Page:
Tuesday, March 20, 2018

The First Double Helix Felix!



This year, Extreme Kids & Crew is honoring Sam Gold and Amy Herzog with our first Double Helix Felix. Everyone knows who Felix is (if you don’t, you can read about him here), but why a Double Helix, other than the niftiness of the rhyme?

As we’ve learned from countless detective shows, we are identified by our DNA. By and large, our cells are guided by the same instructions for growth and propagation as everyone else’s, but there are tiny differences in pattern and expression that make you you and me me and the magnolia tree in my back yard exactly that magnolia and none other. The similarities of our collective DNA speak to the connectivity of all life, while the differences help define and record the uniqueness of each individual. Celebrating uniqueness and commonality is what Extreme Kids & Crew is all about, so it makes sense to invoke this mother of all molecules in our awards. But I wouldn’t have thought of the double helix were it not for the doubleness of our honorees. Amy and Sam are both recognized for their significant contributions to theater: Gold won a Tony for his direction of Fun Home and Herzog’s 4000 Miles won an Obie for best new American play. They are married, and the parents of two young girls, 2 and 5 years old. They allow me to see a double helix somewhat removed from biology. Picture instead a twisted ladder, the sides the parents, holding and being bound by the rungs, which are the children and perhaps their careers in the theater, and all of these elements are in motion, spiraling around, together.

Herzog and Gold’s family has been given a further twist due to the DNA of their firstborn.  The instructions for her cells include a rare genetic pattern known as nemaline myopathy. This means that she lives with significant physical disabilities. I met her a few months ago when her family came to visit an Extreme Kids’s playspace in a public school in Red Hook. I am proud of our playspace and was trying to show it off; she was proud of her power wheelchair and trying to show it off. Guess who won? Picture her blithely disregarding my instructions, zooming around the halls of the school, a pack of adults running after her, laughing.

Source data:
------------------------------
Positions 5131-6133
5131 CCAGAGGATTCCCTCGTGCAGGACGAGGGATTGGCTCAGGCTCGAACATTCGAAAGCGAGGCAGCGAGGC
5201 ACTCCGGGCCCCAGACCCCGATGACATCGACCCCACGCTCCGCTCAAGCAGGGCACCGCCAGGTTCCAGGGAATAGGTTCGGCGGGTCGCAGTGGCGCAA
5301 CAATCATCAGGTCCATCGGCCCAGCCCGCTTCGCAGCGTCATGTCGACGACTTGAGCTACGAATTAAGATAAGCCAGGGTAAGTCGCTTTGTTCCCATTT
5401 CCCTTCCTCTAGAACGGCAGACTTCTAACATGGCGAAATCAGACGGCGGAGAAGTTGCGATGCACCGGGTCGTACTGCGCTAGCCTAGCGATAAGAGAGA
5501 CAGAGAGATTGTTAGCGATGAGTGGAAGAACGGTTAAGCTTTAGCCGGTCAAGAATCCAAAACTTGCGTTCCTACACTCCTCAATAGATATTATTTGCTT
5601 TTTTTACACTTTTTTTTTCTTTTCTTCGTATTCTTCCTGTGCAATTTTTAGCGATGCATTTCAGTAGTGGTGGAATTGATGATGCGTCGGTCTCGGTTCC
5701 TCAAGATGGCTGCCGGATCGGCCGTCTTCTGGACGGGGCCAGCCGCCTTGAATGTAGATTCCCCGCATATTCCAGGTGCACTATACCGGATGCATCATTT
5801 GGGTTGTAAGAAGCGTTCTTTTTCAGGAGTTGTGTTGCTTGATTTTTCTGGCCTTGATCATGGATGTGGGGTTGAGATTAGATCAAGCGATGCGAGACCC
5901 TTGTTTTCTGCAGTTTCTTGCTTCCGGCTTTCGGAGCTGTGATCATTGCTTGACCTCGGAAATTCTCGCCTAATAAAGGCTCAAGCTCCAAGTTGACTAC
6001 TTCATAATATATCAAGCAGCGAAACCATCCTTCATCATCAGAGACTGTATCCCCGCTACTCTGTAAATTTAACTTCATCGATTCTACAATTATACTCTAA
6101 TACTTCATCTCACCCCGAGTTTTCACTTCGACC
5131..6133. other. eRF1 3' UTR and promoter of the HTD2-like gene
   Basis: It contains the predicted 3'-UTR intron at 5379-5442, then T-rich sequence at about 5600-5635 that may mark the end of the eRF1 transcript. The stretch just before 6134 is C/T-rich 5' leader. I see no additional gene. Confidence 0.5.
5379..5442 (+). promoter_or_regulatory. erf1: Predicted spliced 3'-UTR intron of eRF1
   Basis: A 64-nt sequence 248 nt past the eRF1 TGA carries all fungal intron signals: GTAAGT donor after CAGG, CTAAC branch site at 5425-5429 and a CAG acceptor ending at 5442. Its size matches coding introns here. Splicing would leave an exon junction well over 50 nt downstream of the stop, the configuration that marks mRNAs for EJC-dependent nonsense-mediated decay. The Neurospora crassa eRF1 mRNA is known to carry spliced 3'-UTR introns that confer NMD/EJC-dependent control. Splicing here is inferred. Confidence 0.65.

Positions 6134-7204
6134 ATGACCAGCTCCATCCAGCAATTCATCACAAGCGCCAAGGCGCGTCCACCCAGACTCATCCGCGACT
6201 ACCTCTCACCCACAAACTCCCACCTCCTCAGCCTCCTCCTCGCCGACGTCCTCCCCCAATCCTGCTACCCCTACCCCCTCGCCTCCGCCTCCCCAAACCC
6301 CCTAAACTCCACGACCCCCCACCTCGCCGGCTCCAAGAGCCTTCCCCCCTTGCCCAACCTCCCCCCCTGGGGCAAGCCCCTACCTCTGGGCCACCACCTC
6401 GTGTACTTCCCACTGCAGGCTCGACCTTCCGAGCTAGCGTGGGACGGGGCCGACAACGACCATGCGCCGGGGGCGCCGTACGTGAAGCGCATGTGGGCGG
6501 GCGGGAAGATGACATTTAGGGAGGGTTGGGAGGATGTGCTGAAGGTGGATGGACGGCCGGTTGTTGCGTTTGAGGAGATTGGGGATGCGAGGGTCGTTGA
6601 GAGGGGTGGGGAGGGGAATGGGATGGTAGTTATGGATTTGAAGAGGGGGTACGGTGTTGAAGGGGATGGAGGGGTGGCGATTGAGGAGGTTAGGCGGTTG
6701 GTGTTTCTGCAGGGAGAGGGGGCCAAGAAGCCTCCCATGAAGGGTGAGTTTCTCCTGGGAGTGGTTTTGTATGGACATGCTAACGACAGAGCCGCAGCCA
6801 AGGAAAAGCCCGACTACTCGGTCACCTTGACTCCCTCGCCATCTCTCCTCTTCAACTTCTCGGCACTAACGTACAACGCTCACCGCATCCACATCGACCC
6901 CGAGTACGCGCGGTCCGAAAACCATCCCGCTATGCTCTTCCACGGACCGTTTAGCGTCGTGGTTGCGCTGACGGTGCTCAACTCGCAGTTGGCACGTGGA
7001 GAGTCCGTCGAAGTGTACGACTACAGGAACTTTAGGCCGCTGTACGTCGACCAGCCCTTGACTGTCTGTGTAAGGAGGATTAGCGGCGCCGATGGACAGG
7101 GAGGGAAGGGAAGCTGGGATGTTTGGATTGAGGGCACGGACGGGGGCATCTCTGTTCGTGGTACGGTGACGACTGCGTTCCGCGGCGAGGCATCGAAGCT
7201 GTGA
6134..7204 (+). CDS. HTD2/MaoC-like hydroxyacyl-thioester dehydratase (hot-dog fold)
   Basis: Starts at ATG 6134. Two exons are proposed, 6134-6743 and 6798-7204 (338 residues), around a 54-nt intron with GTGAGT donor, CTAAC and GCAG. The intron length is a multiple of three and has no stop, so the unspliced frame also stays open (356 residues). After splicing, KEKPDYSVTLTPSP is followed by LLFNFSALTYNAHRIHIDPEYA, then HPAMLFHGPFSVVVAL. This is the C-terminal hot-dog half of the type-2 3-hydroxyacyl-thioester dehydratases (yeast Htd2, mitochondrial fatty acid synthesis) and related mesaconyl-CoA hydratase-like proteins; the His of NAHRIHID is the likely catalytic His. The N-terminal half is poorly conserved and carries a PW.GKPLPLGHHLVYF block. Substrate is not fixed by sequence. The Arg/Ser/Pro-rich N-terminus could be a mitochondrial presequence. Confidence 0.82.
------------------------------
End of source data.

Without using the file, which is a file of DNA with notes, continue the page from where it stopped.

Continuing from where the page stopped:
As gleeful as she can be, life is difficult for her and her parents. The knowledge that comes from frequent hospitalizations and dependency on complicated, bulky and expensive medical equipment has seeped into their work, alongside deep insights on how disability shapes family life. This understanding took theatrical form in 2017 with Gold’s Broadway production of The Glass Menagerie, featuring Madison Ferris, an actress with muscular dystrophy, and the debut of Herzog’s play Mary Jane, about the mother of young boy with multiple disabilities.

Last March, when The Glass Menagerie was running at the Belasco Theater, Broken & Woken’s Liz Wollman wrote a great review in which she praised Gold for emphasizing the role disability plays in Tennessee Williams’s masterpiece, and for highlighting Laura’s dexterity, awkwardness and strength, and the toll that simply moving from one part of the room to another can take on her and her family. Actors with disabilities have long been fighting for the right to play themselves on stage, instead of watching able-bodied actors be celebrated for how realistically they can pretend to limp. So I was surprised that some critics questioned Gold’s choice of Ferris, even calling it “exploitative.” I shouldn’t have been. “Exploitative” and “inappropriate” are words people use when they are uncomfortable and don’t have the words, inclination, or desire to explain why. My son’s body makes people uncomfortable, too. Discomfort is a natural reaction that goes away with exposure. All the more reason to have more Ferrises on the stage.

Madison Ferris, Sally Field and Joe Mantello in Gold's The Glass Menagerie
credit: Julieta Cervantes
I saw Mary Jane at New York Theater Workshop back in September. Herzog’s play, brilliantly and empathetically directed by Anne Kaufman, with a stellar cast and set design, holds a vivid and powerful place in my mind.   The first of its two acts takes place in Mary Jane’s “junior one bedroom” apartment in Queens; the second is in the pediatric intensive care unit (PICU) of a Manhattan hospital. Four of the five cast members take double, complementary roles. In the NYTW production,Liza Colon-Zaya played the home nurse in Mary Jane’s apartment and the doctor in the PICU. Susan Pourfar was a marketing professional with a disabled child and the Orthodox Jewish mother of seven, one of whom is disabled. Brenda Wehle played the super of Mary Jane’s apartment building and the chaplain at the hospital; Danaya Esperanza was the nurse’s niece and a hospital music therapist. At the center of the piece is the titular character, played by Carrie Coon.

Mary Jane’s almost-three-year-old son is Alex. We never see him, but we hear his ventilator, and the beeps that signal trouble. We know that he is loved, but we can’t see who he is or even guess at his personality until the last scene. Thus he first appears to be a problem, a burden, a worry. Only later do we learn that he is also a stubborn, funny, animal-loving little boy who has brought his mother joy and reckless abandon. This is not a play about Alex; it’s about the web of women keeping Alex alive, and his influence.